JOSEPH is in his early 40s and lives with his two young children and wife in a small New Mexico `pueblito` called Lama, named after the Dalai Lama. They live an essentially hippy lifestyle, growing much of what they eat, with their kids attending a school that teaches practical things such as milking a cow or planting crops in amongst literacy and numeracy. This is all great, and good on them, but I WANT TO KILL JOSPEH. He habitually expresses basic ideas (`buy quality, not quantity`, `don`t live an excessive lifestyle`) in a painstaking and profound way, as if what he is describing is something novel and interesting and not something relatively mundane, unambitious and fashionable. It`s possible that the lack of nuance he has in expressing himself has something to do with fluency in Spanish and not arrogance. BUT IT DOESN`T AND I WANT TO KILL HIM.

FELICE is a student in her late 50s. Felice has spent her whole life sucking it up and doing the right thing. She was a dutiful daughter. She was a good wife, leaving her native New York to live in a sleepy coastal town in Maryland when her husband took a job there, even though the place bores her. When her husband left her five years ago she continued to be a good mother to her 20-something year old son and eventually a good partner to her deadshit rebound boyfriend. She was a good employee in a social work job that wore her down. Felice was a very good woman to everyone who needed her. She was all of this until four weeks ago when she quit her job, ended her relationship, sold her house, offloaded her cat onto the local crazy cat lady and her dog onto her son and fucked off to Mexico. In one fell swoop. This process of dismantling took Felice just twelve days. TWELVE DAYS to put her house on the market AND sell it, to cull her belongings and pack her suitcase. Felice now lives in a state of elation, liberation and panic. She is suddenly homeless, unemployed and stripped of responsibility. Felice is quite delicate and seemingly overwhelmed by the about face that her life has just taken. She spends a lot of time praying to the Virgin of Guadalupe for guidance.

LISA is a 22 year old flight attendant from Canada who has struck up a very unlikely friendship with Felice, to the point that they are almost inseparable. Lisa is hyperactive and prioritises being ´free`. When not breaking up Mile High Club escapades in the washrooms of airplanes she is hitting rave festivals. Hard. Lisa can`t get over my ignorance when it comes to electronic music. I can`t get my head around how much she loves the soulless drone of the stuff. I suspect Felice might have found in Lisa a freedom and devil-may-care attitude that she desperately wants to embody yet fears.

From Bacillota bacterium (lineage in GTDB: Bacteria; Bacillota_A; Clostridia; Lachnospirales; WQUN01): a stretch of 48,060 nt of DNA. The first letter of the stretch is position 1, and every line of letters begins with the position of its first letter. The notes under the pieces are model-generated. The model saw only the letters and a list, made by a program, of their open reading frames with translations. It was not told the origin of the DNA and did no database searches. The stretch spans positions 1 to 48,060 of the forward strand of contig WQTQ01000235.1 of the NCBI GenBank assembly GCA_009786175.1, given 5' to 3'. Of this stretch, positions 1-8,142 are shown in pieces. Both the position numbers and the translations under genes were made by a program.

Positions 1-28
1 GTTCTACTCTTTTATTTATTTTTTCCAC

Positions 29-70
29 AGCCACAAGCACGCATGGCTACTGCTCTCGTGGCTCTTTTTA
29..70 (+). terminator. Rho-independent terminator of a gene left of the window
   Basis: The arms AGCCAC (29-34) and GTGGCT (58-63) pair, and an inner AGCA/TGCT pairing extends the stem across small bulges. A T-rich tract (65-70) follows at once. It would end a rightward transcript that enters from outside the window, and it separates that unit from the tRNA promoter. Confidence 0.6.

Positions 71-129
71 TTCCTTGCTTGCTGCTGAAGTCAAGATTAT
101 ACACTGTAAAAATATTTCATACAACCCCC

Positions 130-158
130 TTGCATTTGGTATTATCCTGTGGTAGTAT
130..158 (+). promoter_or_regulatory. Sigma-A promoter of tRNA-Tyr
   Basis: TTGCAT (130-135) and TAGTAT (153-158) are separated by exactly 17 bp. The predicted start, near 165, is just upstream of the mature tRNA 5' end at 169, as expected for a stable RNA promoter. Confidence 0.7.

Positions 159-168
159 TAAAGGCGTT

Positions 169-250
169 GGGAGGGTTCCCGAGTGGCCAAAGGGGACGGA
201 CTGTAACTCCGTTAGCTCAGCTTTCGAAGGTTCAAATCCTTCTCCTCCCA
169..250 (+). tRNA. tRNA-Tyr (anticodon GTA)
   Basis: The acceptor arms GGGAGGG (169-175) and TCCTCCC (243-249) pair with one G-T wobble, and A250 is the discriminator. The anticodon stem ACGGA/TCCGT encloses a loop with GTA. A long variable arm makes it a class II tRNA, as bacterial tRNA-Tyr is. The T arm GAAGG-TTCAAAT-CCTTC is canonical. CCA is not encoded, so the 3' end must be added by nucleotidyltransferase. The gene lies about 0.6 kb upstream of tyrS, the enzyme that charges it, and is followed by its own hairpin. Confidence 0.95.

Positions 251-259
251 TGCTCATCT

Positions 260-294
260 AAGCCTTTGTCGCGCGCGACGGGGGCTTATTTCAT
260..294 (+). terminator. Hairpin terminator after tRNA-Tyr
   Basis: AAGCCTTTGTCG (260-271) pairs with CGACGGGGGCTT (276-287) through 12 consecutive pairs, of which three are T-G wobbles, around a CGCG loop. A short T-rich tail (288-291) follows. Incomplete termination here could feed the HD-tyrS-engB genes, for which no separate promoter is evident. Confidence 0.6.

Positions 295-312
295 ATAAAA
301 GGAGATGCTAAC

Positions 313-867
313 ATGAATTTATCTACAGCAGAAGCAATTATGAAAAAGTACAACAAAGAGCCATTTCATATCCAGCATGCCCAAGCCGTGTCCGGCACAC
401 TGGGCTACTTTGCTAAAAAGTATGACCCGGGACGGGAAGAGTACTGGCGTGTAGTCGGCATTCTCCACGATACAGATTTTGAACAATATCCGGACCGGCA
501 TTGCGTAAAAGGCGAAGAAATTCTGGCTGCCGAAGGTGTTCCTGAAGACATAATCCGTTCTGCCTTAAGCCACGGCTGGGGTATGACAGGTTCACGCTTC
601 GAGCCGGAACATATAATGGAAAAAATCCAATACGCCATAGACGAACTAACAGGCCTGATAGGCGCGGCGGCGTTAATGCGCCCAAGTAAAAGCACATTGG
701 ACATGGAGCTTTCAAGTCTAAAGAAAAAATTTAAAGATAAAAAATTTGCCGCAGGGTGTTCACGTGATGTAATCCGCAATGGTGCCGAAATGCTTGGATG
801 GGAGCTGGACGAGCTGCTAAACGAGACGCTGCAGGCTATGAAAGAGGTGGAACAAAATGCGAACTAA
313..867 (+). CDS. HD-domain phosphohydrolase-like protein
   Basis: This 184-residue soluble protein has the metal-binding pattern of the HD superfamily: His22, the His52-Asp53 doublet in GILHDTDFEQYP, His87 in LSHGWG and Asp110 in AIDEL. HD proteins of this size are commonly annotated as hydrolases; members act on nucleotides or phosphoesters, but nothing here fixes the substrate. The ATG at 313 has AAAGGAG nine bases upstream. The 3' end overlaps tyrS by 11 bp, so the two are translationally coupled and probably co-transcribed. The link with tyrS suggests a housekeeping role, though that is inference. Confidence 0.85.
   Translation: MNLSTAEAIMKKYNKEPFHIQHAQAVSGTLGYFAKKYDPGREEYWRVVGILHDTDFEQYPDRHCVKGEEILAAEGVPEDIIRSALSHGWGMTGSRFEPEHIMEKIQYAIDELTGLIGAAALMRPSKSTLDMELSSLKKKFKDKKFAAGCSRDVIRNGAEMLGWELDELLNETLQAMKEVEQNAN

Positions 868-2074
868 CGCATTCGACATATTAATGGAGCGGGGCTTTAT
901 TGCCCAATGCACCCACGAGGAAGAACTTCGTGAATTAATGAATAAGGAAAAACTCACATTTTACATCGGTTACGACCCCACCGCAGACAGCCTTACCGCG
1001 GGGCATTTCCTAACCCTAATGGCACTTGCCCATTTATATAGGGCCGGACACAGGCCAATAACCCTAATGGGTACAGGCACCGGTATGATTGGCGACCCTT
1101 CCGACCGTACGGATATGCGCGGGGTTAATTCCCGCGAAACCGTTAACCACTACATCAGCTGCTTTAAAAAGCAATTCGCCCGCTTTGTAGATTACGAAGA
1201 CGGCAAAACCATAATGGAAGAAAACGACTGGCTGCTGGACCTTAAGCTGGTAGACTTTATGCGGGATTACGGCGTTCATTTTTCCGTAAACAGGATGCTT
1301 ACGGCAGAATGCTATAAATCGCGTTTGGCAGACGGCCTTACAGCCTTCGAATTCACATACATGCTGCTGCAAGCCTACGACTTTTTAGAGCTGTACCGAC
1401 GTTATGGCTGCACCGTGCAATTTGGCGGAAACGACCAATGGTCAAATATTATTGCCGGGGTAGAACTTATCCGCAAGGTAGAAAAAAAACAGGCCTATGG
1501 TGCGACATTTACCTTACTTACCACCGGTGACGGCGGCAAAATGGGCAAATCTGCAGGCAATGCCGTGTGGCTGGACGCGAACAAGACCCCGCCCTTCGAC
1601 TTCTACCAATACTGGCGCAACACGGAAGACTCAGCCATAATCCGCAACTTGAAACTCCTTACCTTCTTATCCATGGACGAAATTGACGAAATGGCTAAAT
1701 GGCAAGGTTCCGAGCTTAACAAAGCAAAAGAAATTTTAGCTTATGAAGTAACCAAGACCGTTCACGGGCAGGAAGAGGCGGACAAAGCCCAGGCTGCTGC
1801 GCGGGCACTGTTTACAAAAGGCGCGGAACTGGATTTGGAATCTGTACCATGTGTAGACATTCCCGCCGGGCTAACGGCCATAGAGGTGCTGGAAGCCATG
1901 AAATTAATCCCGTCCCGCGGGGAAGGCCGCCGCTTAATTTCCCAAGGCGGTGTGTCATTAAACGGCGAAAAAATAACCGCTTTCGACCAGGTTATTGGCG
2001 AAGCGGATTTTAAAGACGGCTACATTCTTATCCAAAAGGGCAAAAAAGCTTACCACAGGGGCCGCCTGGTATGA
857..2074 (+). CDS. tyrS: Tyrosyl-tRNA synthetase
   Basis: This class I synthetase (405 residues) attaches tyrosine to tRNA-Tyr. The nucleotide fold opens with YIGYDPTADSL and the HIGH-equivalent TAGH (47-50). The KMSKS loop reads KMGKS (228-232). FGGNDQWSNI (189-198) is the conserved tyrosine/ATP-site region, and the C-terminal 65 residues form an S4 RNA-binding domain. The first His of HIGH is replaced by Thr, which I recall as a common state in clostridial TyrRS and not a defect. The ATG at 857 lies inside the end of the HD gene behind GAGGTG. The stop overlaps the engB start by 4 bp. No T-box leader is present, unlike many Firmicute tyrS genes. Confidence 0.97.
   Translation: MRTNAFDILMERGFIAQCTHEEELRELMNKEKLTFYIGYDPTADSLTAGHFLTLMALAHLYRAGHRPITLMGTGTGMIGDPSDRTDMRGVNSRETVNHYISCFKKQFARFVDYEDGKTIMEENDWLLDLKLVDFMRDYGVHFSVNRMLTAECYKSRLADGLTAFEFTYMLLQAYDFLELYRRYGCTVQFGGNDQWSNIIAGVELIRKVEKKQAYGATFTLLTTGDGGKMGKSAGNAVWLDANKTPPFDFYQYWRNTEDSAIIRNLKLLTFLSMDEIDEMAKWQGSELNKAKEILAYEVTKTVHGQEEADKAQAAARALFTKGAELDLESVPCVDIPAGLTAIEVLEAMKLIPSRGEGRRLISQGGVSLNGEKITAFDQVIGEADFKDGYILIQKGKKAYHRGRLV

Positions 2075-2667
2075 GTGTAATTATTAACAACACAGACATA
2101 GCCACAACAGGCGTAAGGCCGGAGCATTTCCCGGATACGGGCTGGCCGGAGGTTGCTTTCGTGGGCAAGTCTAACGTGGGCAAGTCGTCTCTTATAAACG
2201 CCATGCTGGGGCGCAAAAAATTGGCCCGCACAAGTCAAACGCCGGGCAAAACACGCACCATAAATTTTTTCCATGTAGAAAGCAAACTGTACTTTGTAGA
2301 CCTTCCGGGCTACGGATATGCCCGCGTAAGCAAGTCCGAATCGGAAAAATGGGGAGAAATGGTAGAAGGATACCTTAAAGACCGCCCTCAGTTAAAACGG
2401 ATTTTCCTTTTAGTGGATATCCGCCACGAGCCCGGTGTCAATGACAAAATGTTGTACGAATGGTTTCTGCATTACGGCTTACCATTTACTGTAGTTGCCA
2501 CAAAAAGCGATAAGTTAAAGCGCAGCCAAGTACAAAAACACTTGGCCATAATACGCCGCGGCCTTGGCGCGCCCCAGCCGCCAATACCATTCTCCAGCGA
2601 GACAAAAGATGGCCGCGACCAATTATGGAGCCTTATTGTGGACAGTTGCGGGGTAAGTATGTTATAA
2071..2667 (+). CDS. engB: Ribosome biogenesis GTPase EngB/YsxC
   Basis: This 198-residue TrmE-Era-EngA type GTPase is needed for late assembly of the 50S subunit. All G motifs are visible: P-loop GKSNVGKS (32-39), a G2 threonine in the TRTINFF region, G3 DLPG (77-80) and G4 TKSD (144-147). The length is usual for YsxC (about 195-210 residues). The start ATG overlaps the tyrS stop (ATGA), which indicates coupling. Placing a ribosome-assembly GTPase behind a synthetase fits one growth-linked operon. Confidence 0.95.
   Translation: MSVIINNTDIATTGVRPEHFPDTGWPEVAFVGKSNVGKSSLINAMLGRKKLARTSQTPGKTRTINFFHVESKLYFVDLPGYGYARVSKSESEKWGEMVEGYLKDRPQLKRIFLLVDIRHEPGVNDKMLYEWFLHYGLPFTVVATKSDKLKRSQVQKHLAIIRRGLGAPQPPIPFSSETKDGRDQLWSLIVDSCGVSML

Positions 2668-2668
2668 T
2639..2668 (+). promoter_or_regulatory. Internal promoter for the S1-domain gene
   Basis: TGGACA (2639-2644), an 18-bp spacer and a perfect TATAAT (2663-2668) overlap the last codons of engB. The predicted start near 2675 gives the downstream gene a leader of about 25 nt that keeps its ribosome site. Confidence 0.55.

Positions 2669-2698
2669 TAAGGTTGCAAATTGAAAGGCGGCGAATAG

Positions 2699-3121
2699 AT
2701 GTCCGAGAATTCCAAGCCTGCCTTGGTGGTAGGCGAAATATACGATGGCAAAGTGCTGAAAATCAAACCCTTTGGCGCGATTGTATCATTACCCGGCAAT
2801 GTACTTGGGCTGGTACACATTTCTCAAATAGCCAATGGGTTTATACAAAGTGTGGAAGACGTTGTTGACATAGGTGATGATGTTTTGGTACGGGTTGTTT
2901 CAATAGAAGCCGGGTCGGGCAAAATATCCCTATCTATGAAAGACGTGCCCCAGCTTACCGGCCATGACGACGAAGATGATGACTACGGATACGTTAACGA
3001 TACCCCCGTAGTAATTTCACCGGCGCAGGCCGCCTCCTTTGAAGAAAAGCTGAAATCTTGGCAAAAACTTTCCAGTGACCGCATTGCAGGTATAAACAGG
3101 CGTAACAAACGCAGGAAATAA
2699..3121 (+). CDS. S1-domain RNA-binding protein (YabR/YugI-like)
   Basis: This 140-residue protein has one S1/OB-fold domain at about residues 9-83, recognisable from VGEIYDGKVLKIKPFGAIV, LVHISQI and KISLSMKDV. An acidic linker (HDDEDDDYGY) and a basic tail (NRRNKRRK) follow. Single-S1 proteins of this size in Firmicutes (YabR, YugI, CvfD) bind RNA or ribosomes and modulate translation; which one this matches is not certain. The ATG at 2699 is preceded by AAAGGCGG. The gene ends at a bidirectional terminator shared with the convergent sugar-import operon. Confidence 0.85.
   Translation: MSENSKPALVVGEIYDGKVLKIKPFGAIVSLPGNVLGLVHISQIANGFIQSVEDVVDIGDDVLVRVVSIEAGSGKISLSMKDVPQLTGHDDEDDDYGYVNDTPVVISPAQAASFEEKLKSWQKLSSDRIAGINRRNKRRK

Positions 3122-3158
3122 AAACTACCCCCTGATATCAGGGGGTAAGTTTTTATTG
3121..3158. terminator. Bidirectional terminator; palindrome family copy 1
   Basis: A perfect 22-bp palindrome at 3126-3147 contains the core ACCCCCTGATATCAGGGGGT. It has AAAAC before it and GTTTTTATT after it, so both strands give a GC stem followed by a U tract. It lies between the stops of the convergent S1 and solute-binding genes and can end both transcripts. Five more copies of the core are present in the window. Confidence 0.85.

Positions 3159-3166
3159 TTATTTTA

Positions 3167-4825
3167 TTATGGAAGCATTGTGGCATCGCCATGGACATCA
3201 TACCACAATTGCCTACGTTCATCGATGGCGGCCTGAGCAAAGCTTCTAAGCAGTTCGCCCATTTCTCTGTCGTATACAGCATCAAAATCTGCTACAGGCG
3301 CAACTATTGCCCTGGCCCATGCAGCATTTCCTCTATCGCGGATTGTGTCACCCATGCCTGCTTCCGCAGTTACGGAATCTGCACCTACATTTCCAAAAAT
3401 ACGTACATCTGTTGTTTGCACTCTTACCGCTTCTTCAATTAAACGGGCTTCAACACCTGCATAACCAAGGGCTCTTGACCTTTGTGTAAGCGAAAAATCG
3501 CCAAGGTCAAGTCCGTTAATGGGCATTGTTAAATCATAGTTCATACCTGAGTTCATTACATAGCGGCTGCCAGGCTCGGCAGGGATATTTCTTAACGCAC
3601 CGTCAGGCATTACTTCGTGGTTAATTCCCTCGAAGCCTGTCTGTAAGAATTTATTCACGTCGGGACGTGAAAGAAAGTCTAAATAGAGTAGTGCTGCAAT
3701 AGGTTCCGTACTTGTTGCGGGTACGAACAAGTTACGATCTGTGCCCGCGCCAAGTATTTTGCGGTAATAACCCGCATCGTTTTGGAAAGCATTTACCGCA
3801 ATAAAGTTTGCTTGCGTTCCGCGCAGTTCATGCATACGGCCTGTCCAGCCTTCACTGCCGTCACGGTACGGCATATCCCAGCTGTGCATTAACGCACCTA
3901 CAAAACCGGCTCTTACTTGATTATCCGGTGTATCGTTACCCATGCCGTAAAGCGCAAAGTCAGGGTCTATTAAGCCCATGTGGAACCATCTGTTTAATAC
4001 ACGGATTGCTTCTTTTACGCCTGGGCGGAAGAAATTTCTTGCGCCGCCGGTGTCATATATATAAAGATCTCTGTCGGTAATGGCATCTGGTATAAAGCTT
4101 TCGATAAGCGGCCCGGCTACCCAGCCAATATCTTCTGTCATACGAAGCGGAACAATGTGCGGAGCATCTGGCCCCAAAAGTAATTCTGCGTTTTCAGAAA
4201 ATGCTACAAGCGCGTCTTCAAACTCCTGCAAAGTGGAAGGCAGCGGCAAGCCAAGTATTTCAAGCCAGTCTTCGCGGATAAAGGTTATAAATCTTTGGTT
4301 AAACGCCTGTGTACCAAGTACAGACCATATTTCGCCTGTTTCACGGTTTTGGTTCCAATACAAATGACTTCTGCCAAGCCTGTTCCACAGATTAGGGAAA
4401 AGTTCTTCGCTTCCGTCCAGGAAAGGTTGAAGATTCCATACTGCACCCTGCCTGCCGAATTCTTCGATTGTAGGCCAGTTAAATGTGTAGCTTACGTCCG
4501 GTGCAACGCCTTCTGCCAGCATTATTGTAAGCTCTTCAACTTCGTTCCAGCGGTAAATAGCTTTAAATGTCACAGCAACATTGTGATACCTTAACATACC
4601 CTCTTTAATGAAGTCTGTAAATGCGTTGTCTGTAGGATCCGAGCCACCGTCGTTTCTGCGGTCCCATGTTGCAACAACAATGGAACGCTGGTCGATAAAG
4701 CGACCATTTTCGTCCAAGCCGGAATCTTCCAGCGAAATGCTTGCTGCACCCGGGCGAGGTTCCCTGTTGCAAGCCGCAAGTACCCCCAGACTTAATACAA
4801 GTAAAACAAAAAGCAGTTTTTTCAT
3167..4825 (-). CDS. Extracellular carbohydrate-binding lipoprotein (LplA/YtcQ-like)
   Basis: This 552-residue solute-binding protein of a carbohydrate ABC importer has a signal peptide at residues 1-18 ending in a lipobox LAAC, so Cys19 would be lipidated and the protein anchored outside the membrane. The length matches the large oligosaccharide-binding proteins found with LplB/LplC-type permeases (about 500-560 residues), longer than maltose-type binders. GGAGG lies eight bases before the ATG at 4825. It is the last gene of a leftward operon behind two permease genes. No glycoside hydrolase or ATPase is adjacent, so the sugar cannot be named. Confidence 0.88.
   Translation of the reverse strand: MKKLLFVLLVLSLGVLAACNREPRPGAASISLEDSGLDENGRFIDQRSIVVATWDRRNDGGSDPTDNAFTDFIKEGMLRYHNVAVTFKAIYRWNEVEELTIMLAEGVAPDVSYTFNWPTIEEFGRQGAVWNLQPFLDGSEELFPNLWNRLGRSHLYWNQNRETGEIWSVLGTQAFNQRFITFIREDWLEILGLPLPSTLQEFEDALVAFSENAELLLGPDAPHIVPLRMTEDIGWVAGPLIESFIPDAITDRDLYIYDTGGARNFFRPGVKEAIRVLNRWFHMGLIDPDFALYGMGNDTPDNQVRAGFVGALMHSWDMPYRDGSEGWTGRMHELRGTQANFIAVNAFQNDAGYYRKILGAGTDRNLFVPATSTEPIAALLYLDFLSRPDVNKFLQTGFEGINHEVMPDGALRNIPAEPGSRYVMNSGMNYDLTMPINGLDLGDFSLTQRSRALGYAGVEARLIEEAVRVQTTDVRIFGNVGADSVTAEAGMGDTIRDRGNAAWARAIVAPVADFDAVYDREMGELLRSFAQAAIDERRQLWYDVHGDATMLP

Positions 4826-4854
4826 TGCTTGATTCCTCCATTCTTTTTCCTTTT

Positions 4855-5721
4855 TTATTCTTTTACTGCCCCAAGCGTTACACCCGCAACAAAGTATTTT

DARIUS is a 30 year old of Polish origin who has been living in the States for the past 20 or so years. Darius is eccentric, outspoken and idiosyncratic. He`s studying social work at a university in North Carolina and seems to like me because I have a nose ring. Darius told me that he used to wear a nose ring as a symbol of his alternative nature. He wore the nose ring until someone pointed out that he doesn`t have to signpost his individuality with a piercing because this characteristic makes itself abundantly clear as soon as he speaks. Darius agreed with this observation, immediately removed his nose ring, and has not sported a piercing since.

VICKIE is more or less a member of the San Miguel expat retiree crew. She`s a 65 year old Arizonan who is living here with her boyfriend. Vickie is emphatic that she hasn`t retired, that she`s still working. Her `job` is to own and receive an income from the seven properties she rents out in the States. Apparently this occupation can be very taxing. It`s hard to be Vickie.

Getting this all down I`ve realised that we might be in better shape as a group of hostages than as students. As students there is a fair amount of butting of heads and mutual incomprehension. As hostages we`ve got quite a practical assortment of people. Joseph can fashion us a house out of some twigs and cow dung. Darius, Felice and I can mill around and try to practice capacity-building and a strengths-based approach like good social workers should. Lisa can cook us up some mood-enhancers from the native cactus plants when we get bored in our captivity. Luke can tend to our wounds and administer CPR if our kidnappers get out of hand. Levi can save our souls (just in case). Vickie can finance the ransom to get us out of there.


One Response to “guanajuato and san miguel de allende”

  1. Julie Crawford Says:

    Such a good chuckle ms e. x